(693c) Multiscale Dynamic Simulations of HIV Infection and the Antiretroviral Treatment at the Latency Stage
In the last decade numerous mathematical models of varying detail have been proposed in the open literature to capture different aspects of disease progression, in an attempt to assist research efforts on the development of treatment policies that enhance the life expectancy and quality of lives of patients with established infection.
Mathematical models of chemical and biological processes traditionally take the form of deterministic differential-algebraic equation systems, however for many processes of current interest accurate descriptions need to account for phenomena at the molecular level or the intimate interplay between fast and slow evolving processes. For instance, few models take into account the pharmacokinetics and pharmacodynamics time-variability of drug effectiveness due to dosing schedules.
Previously, we developed extracellular and intracellular stochastic models of HIV infection. Populations of wild type virus as well as resistant to medication virus and host T-cells and their interactions are considered in the extracellular model. A known shortcoming of the current extracellular HIV models is that the values of the parameters that describe the infection dynamics are obtained by curve fitting of, usually sparsely available, patients' data. To increase the reliability of the predictions, developing more accurate models considering infection dynamics at both extra and intracellular levels is necessary.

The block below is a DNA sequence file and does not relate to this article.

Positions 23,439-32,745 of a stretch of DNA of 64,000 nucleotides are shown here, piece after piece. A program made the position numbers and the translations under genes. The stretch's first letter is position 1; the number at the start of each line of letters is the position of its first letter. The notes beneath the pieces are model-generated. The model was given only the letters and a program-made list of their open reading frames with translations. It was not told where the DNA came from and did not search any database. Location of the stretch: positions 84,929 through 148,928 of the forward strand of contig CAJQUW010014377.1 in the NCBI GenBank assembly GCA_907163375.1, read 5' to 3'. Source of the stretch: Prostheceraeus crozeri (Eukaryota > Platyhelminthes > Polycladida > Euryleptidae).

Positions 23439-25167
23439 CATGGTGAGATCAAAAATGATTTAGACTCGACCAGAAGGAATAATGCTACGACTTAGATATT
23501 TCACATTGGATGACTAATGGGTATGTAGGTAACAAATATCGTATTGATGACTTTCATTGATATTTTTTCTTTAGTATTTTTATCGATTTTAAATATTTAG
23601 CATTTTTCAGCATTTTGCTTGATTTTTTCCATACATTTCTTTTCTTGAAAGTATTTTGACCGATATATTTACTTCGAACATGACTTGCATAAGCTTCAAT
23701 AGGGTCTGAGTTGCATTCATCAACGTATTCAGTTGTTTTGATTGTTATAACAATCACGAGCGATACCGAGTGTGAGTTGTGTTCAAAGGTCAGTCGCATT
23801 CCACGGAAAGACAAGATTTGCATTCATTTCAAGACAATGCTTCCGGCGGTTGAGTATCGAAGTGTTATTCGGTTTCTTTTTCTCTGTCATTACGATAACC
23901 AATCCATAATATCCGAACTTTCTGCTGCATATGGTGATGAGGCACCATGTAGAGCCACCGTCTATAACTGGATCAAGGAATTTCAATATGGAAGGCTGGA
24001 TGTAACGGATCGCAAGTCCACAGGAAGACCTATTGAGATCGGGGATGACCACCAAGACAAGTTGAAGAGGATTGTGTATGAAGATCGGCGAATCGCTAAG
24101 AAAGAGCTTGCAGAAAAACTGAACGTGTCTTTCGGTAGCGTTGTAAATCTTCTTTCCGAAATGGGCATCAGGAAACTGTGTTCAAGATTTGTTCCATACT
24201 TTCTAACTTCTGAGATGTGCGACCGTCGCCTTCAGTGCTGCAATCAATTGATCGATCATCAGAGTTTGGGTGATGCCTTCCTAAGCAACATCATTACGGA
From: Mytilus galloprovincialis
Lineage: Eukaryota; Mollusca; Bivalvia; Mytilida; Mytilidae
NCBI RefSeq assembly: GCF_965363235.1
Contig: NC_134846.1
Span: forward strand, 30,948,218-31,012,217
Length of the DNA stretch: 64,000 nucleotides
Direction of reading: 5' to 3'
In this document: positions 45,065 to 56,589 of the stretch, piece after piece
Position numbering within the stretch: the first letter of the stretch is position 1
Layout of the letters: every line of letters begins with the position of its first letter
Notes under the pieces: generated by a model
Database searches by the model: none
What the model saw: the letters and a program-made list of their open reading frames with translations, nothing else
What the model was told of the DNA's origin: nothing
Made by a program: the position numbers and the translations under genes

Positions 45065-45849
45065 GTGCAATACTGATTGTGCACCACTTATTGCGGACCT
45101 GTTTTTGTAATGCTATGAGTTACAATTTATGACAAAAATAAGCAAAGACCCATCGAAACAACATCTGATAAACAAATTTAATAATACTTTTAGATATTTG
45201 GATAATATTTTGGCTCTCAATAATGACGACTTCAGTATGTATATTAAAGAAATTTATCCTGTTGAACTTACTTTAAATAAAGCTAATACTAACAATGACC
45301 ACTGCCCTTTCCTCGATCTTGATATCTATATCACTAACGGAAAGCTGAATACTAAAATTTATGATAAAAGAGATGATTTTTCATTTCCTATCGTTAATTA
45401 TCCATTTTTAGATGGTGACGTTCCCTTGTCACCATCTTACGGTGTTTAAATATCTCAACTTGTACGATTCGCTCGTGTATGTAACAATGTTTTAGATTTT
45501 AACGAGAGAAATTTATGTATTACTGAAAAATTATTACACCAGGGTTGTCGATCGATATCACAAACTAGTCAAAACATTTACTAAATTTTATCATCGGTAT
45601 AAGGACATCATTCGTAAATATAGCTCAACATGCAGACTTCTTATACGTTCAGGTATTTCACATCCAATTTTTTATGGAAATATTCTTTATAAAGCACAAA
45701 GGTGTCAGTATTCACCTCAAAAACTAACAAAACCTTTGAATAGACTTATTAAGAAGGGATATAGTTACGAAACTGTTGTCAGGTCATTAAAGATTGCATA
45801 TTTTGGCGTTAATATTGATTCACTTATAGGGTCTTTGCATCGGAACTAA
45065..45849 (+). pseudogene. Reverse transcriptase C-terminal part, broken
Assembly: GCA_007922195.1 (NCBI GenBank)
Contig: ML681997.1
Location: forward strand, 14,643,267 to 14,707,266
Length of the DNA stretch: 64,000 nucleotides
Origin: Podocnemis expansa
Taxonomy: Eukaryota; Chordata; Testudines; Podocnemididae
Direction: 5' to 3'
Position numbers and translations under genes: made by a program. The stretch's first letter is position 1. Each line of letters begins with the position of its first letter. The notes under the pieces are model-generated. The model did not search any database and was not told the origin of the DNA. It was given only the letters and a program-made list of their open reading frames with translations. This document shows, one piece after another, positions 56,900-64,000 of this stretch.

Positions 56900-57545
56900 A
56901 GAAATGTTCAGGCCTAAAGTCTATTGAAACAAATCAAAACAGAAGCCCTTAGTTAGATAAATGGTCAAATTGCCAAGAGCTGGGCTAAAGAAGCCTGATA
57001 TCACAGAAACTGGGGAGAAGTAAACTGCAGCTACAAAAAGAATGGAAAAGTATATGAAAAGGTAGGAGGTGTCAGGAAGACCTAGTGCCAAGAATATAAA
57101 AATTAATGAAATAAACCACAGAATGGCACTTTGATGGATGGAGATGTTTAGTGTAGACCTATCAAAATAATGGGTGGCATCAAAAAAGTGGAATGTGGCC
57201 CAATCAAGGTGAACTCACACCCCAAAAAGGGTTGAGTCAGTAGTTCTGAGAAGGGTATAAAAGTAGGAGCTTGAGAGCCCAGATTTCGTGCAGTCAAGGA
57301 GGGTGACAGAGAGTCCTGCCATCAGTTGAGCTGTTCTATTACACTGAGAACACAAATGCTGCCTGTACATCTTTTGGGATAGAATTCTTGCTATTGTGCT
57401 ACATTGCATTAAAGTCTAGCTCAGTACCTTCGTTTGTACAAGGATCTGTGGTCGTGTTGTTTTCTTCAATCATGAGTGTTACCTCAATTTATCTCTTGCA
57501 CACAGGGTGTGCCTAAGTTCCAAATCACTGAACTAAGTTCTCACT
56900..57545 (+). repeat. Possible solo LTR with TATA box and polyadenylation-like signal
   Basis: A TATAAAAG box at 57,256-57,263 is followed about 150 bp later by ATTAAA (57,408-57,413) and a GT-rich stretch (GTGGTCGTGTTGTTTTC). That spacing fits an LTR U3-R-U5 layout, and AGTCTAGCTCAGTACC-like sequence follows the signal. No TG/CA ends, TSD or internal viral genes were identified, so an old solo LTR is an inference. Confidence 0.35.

The current work focuses on (a) the development of accurate HIV models for the latency stage of infection and (b) the development of an optimization problem formulation methodology and search algorithm that are tailored to the HIV infection model. Specifically, we propose the development of a multiscale model of HIV infection to incorporate both extra and intracellular dynamics. The developed intracellular model predicts the expected behavior of each infected cell as a function of the time and the amount of available medication inside the cell. The efficacy of drug is explicitly linked to plasma concentration considering half life and drug and dosing schedule. The time scale of intracellular events inside the infected host is a few orders of magnitude smaller than the time scale of cell population interactions at the extracellular level. The multiscale model simulation is actually initiated at the extracellular level. During this simulation, an extracellular event (e.g., binding of a virus particle to a T-cell) initiates the intracellular model. The intracellular model is then simulated for a period of time and all the intracellular events that take place within this time-horizon are represented as one ?coarse? event at the extracellular level. The developed model enhances the understanding of infection cycle and is useful in predicting the overall infection dynamics while considering the intracellular infection events.
The proposed intracellular/extracellular model is instrumental in correctly quantifying the effect that drug concentration has on the progression of the viral infection. This can be achieved in a stochastic setting, since drug action can be captured at the molecular level directly incorporating experimental results in the open literature. The ultimate objective of this study is formulating an optimization problem to find optimum treatment schedules to keep the population of virus particles (both wild and resistant type) under a predetermined threshold for the longest possible time.